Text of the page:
• Intravenous Iron is Effective in Increasing Hemoglobin Concentration and Decreasing the Risk of Allogeneic Packed Red Blood Cell Transfusion
      • Intravenous Iron Increased the Risk of Infection, as Compared to Oral Iron or No Iron Supplementation

Erythropoetin (see Erythropoetin, [[Erythropoetin]])

  • Clinical Efficacy
    • EPO Critical Care Trials Group Study (NEJM, 2006) [MEDLINE]
      • Use of epoetin alfa does not reduce the incidence of red-cell transfusion among critically ill patients, but it may reduce mortality in patients with trauma
      • Treatment with epoetin alfa is associated with an increase in the incidence of thrombotic events

Packed Red Blood Cells (PRBC) (see Packed Red Blood Cells, [[Packed Red Blood Cells]])

  • Clinical Efficacy in Cardiac Surgery Patients
    • TRACS Trial in Cardiac Surgery Patients (JAMA, 2010) [MEDLINE]
      • Restrictive Transfusion Strategy (Maintenance of Hct >24%) was Non-Inferior to a Liberal Transfusion Strategy (Maintenance of Hct >30%) with Regard to 30-Day All-Cause Mortality and Other Severe Morbities
      • Regardless of the Transfusion Strategy, an Increased Number of Transfusions was Associated with Increased Clinical Complications and Increased 30-Day Mortality
  • Clinical Efficacy in General Intensive Care Unit/Sepsis Patients
    • Canadian Critical Care Trials Group Transfusion Requirements in Critical Care (TRICC) Trial (NEJM, 1999) [MEDLINE]: trial comparing transfusion cut-offs of Hb 7g/dL vs 10 g/dL (trial excluded: acute myocardial infarction and unstable angina)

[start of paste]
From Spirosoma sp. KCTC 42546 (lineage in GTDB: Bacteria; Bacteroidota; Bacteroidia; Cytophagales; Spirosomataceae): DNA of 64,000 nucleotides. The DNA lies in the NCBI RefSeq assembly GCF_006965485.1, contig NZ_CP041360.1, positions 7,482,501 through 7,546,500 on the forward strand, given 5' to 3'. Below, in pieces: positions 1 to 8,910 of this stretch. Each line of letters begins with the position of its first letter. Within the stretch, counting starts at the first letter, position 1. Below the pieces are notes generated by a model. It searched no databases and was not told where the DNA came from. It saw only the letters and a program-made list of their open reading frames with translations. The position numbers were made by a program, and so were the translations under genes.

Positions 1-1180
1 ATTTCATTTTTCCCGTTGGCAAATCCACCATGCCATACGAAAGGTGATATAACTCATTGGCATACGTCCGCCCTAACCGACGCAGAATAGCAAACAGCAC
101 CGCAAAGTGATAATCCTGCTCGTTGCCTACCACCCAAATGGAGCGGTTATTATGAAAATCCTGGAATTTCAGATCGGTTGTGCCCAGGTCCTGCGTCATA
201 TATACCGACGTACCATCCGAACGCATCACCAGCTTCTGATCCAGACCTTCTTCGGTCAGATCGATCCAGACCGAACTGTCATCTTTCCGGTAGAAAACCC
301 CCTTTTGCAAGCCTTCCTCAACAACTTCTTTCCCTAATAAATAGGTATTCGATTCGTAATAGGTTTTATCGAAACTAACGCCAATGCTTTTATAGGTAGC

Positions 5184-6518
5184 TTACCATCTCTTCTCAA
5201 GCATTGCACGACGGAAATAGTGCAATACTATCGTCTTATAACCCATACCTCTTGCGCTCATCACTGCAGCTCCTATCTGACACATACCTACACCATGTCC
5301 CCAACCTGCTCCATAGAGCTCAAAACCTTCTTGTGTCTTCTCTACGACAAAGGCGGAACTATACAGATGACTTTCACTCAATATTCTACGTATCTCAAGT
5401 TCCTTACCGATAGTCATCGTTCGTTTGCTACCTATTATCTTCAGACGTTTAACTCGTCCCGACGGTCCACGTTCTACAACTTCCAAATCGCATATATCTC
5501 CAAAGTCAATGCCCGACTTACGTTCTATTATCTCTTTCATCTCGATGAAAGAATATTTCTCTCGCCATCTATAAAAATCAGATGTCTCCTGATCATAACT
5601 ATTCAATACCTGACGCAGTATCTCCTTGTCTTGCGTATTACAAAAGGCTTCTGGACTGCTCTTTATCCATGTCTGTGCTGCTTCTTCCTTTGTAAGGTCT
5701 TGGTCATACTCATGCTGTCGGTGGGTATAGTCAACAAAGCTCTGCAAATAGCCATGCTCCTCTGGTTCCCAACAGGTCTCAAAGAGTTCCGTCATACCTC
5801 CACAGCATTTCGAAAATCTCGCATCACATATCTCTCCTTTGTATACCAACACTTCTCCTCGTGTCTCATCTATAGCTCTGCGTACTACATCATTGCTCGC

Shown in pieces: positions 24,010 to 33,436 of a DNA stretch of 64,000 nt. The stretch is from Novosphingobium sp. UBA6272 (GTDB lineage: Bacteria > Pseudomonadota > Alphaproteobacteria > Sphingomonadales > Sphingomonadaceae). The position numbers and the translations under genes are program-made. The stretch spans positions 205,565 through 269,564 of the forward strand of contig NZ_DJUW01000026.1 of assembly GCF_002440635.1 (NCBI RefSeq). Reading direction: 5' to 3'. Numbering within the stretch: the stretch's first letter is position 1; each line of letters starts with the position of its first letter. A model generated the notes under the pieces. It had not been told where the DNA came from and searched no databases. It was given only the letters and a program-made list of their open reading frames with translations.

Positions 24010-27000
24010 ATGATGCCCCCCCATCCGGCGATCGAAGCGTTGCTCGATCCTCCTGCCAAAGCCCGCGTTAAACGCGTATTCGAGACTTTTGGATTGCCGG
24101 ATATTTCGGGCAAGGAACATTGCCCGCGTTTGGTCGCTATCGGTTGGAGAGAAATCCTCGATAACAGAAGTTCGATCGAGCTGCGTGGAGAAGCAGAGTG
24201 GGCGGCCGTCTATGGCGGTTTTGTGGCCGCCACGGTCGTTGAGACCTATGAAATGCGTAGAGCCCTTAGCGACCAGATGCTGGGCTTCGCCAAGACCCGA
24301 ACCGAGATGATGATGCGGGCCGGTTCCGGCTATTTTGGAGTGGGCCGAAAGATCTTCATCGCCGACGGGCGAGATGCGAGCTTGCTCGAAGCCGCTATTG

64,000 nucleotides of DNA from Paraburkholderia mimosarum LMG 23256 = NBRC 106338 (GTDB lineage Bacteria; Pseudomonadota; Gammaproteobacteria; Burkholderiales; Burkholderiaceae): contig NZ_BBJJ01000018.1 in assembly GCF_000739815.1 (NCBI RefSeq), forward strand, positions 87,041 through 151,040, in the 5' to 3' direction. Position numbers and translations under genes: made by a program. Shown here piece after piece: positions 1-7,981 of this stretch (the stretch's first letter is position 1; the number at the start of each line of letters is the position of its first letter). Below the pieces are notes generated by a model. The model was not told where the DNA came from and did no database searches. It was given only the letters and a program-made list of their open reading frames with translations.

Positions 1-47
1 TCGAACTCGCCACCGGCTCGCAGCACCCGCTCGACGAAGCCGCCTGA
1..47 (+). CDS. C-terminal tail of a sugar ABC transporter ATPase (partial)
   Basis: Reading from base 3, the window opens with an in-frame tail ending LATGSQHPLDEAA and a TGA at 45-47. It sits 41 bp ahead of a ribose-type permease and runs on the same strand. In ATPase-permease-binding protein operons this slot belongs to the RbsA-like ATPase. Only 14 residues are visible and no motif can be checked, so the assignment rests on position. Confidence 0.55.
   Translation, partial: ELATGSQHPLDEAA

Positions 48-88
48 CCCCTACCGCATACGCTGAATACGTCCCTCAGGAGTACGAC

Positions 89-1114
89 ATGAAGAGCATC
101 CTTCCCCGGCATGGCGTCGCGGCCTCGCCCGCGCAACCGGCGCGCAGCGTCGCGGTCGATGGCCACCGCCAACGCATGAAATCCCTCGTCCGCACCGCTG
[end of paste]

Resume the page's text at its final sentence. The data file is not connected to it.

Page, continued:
• No Overall Difference in 30-Day Mortality: however, less acutely ill (APACHE score of ≤20) and <55 y/o groups had lower mortality rates with the restrictive transfusion strategy
      • Restrictive Transfusion Strategy Decreased Hospital Mortality Rate
    • Transfusion Requirements in Septic Shock (TRISS) Trial (NEJM, 2014) [MEDLINE]: Danish multi-center RCT (n = 998) comparing hemoglobin of 7 g/dL vs 9 g/dL in septic shock (trial excluded: acute myocardial ischemia, acute burn injury, previous PRBC transfusion, and acute life-threatening bleeding) -> primary outcome: 90-day mortality
      • No Difference in Mortality (and Rates of Ischemic Events, Transfusion Reactions, and Use of Life Support) Between the Groups: however, the 7 g/dL group had lower PRBC utilization
  • Clinical Efficacy in Critical Care Patients
  • Recommendations
    • Transfusion Threshold of Hb 7 g/dL Appears to Be Appropriate
    • Choosing Wisely Campaign Recommends to Not Transfuse PRBC’s in Non-Bleeding ICU Patients with Hb >7 g/dL (Am J Resp Crit Care Med, 2014) [MEDLINE]

References

  • A multicenter, randomized, controlled clinical trial of transfusion requirements in critical care. N Engl J Med 1999;340:409-417 [MEDLINE]
  • Diagnosis and management of iron-related anemias in critical illness. Crit Care Med 2006; 34:1898 -1905
  • Managing anemia in critically ill adults. Br Med J 2010; 341:c4408
  • Efficacy and safety of epoetin alfa in critically ill patients. N Engl J Med 2007; 357:965-976 [MEDLINE]
  • Transfusion requirements after cardiac surgery. The TRACS randomized controlled trial. JAMA 2010; 304:1559-1567 [MEDLINE]
  • Safety and efficacy of intravenous iron therapy in reducing requirement for allogeneic blood transfusion: systematic review and meta-analysis of randomised clinical trials. BMJ. 2013 Aug 15;347:f4822. doi: 10.1136/bmj.f4822 [MEDLINE]
  • An official American Thoracic Society/American Association of Critical-Care Nurses/American College of Chest Physicians/Society of Critical Care Medicine policy statement: the Choosing Wisely® Top 5 list in Critical Care Medicine. Am J Respir Crit Care Med. 2014 Oct 1;190(7):818-26. doi: 10.1164/rccm.201407-1317ST [MEDLINE]
  • Lower versus higher hemoglobin threshold for transfusion in septic shock. N Engl J Med. 2014 Oct 9;371(15):1381-91. doi: 10.1056/NEJMoa1406617. Epub 2014 Oct 1 [MEDLINE]